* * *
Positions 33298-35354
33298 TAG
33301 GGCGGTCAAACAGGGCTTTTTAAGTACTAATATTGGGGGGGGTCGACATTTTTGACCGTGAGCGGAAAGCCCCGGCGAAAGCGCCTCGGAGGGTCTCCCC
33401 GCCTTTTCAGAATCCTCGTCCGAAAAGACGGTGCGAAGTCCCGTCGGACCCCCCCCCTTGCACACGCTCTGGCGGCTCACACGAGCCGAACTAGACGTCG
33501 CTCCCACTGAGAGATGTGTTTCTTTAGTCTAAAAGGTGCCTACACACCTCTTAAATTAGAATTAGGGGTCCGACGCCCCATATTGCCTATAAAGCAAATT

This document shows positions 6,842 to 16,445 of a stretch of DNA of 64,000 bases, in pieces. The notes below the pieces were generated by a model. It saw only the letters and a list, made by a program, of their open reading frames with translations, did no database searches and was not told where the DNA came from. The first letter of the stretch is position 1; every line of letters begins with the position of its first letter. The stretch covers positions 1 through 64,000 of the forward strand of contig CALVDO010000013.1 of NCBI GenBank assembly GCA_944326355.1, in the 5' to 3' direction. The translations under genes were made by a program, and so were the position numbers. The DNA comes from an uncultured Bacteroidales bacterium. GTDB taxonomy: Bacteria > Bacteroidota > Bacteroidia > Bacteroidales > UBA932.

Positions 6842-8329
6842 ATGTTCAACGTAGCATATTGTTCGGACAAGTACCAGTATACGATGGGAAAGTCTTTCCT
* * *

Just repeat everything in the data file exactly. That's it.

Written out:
Positions 33298-35354
33298 TAG
33301 GGCGGTCAAACAGGGCTTTTTAAGTACTAATATTGGGGGGGGTCGACATTTTTGACCGTGAGCGGAAAGCCCCGGCGAAAGCGCCTCGGAGGGTCTCCCC
33401 GCCTTTTCAGAATCCTCGTCCGAAAAGACGGTGCGAAGTCCCGTCGGACCCCCCCCCTTGCACACGCTCTGGCGGCTCACACGAGCCGAACTAGACGTCG
33501 CTCCCACTGAGAGATGTGTTTCTTTAGTCTAAAAGGTGCCTACACACCTCTTAAATTAGAATTAGGGGTCCGACGCCCCATATTGCCTATAAAGCAAATT

This document shows positions 6,842 to 16,445 of a stretch of DNA of 64,000 bases, in pieces. The notes below the pieces were generated by a model. It saw only the letters and a list, made by a program, of their open reading frames with translations, did no database searches and was not told where the DNA came from. The first letter of the stretch is position 1; every line of letters begins with the position of its first letter. The stretch covers positions 1 through 64,000 of the forward strand of contig CALVDO010000013.1 of NCBI GenBank assembly GCA_944326355.1, in the 5' to 3' direction. The translations under genes were made by a program, and so were the position numbers. The DNA comes from an uncultured Bacteroidales bacterium. GTDB taxonomy: Bacteria > Bacteroidota > Bacteroidia > Bacteroidales > UBA932.

Positions 6842-8329
6842 ATGTTCAACGTAGCATATTGTTCGGACAAGTACCAGTATACGATGGGAAAGTCTTTCCT